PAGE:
Blanka Nechanská, Viktor Mravčík, Svetlana Skurtveit, Ingunn Olea Lund, Roman Gabrhelík, Anders Engeland, Marte Handal
BACKGROUND AND AIMS: Opioid maintenance treatment (OMT) is recommended to opioid dependent females during pregnancy. However, it is not clear which medication should be preferred. We aimed to compare neonatal outcomes after prenatal exposure to methadone (M) and buprenorphine (B) in two European countries. DESIGN: Nationwide register-based cohort study using personalized IDs assigned to all citizens for data linkage. SETTING: The Czech Republic (2000-2014) and Norway (2004-2013)...
February 14, 2018: Addiction
Denise J Maguire, Emily Shaffer-Hudkins, Kathleen Armstrong, Leah Clark
PURPOSE: The purpose of this study is to learn how caregivers who are expert in feeding infants with neonatal abstinence syndrome (NAS) successfully feed these infants during withdrawal. DESIGN/SAMPLE: Focus group methodology was used to gather information from self-identified experts from three large regional NICUs. Twelve NICU nurses and speech therapists participated in open-ended, recorded discussions. Detailed flip chart notes were taken, reviewed, and verified by the participants before the group ended...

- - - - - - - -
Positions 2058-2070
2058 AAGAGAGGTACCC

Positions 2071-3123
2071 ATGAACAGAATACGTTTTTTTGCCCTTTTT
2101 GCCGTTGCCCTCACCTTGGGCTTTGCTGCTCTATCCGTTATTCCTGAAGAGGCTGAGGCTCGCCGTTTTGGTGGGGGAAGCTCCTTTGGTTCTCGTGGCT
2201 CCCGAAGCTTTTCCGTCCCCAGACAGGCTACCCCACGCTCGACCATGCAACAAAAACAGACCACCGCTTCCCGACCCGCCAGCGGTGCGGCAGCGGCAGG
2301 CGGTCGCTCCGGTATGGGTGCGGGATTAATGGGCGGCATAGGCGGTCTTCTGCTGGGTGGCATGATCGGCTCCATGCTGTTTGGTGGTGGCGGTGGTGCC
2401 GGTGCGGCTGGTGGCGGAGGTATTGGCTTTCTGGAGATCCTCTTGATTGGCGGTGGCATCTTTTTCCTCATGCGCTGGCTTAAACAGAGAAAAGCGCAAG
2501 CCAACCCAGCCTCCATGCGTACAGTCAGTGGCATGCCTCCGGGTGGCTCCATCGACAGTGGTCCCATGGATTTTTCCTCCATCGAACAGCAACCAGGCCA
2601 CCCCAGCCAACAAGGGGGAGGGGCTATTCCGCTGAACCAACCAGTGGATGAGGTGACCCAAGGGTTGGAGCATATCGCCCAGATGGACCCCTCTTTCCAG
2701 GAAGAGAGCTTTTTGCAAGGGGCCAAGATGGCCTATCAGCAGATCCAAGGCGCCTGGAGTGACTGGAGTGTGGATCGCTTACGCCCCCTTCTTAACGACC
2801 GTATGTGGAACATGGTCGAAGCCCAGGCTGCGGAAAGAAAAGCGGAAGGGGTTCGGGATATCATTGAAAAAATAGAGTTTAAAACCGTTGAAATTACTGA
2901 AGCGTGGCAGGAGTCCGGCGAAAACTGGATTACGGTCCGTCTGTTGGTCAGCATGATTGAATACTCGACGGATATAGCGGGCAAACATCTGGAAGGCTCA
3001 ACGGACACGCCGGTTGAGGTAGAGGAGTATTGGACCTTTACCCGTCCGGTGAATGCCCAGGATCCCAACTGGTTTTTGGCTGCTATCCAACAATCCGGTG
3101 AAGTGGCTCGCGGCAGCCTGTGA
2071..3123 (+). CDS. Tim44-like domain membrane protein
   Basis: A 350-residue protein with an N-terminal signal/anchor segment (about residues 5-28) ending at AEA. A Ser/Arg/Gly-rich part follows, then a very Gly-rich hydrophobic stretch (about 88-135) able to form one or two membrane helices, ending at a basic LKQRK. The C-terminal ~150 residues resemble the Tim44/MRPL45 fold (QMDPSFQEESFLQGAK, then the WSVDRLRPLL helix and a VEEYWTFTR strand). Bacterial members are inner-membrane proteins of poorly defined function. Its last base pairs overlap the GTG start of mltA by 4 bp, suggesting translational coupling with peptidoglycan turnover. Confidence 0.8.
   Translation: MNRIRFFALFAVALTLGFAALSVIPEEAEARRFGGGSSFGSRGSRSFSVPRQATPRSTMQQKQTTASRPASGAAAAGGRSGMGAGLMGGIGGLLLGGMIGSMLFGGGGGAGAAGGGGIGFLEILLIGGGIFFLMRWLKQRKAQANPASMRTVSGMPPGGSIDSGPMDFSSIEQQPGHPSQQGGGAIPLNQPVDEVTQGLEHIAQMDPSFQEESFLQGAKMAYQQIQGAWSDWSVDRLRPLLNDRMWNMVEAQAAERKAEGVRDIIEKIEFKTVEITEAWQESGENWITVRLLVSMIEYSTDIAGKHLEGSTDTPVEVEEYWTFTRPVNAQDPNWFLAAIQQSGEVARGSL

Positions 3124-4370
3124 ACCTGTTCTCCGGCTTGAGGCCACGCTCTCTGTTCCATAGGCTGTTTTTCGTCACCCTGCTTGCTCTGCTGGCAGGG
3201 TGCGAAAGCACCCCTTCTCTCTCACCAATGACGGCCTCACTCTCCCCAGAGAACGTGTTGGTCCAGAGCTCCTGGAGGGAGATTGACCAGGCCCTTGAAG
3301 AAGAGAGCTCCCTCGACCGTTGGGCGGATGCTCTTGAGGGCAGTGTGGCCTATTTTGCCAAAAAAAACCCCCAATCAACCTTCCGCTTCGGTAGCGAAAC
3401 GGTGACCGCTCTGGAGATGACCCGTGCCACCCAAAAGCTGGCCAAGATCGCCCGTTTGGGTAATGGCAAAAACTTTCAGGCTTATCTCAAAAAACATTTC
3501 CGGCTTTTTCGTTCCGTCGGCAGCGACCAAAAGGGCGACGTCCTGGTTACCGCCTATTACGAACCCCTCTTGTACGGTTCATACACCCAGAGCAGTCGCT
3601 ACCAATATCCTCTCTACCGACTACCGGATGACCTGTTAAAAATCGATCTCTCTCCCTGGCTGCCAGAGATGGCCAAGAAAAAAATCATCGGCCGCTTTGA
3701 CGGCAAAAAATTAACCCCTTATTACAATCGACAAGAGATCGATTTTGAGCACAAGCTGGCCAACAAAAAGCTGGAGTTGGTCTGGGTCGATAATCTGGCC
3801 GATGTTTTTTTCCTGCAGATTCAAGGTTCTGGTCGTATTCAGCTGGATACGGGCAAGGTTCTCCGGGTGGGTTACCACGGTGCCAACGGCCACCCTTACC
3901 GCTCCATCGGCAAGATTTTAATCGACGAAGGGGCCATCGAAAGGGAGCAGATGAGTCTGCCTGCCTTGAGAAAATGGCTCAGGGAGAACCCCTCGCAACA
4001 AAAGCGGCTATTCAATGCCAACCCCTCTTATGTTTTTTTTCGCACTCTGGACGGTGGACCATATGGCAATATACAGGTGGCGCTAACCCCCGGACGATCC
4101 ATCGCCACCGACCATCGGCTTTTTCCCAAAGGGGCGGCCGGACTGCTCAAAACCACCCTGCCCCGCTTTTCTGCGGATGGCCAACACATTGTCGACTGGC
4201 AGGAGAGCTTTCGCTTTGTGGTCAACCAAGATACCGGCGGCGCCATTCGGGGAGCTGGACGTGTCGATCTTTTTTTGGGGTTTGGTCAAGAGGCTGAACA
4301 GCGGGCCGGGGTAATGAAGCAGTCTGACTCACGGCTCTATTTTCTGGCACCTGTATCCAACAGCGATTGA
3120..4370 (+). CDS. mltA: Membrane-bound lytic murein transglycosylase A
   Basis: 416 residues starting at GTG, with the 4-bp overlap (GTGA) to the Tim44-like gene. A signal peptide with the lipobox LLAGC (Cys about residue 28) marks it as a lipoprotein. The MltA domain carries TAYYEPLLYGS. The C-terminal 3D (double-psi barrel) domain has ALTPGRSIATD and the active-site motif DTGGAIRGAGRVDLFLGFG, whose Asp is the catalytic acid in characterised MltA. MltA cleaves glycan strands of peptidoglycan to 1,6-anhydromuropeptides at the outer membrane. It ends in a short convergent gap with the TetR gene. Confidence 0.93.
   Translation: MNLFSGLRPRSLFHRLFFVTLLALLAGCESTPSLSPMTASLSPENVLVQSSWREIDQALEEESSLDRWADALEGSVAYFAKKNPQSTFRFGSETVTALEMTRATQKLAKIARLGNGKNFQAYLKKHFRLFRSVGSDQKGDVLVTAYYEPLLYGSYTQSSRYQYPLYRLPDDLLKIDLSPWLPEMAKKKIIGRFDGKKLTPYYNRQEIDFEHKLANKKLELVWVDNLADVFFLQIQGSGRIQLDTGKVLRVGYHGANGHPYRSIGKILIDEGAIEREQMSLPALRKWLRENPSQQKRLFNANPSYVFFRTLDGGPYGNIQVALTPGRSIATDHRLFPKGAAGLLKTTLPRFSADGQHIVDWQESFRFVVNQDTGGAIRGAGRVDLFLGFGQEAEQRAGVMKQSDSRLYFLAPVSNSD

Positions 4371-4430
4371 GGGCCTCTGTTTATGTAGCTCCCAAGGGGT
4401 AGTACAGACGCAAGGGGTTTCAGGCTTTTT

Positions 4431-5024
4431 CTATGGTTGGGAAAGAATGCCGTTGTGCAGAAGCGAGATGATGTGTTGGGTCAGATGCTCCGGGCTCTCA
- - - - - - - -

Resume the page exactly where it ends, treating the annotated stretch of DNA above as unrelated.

January 1, 2018: Neonatal Network: NN
Anne Gadomski, Moira Riley, Katherine Ramiza, Lauren Onofrey, Ruth Zinkievich, Nicole Krupa, Melissa Scribani
OBJECTIVE: Our level I nursery and pediatric unit in a rural hospital adopted a family-centered, symptom-based oral morphine weaning protocol for Neonatal Abstinence Syndrome (NAS) in 2009. Length of stay (LOS), treatment duration (TD) and hospital charges for infants treated for NAS were then compared to published data in neonatal intensive care units (NICUs) nationwide. METHODS: The electronic medical records (EMRs) of infants born 1/1/11 to 4/1/17 whose discharge diagnosis included an ICD9 or ICD10 code for NAS or prenatal drug exposure were paired with maternal EMR and reviewed...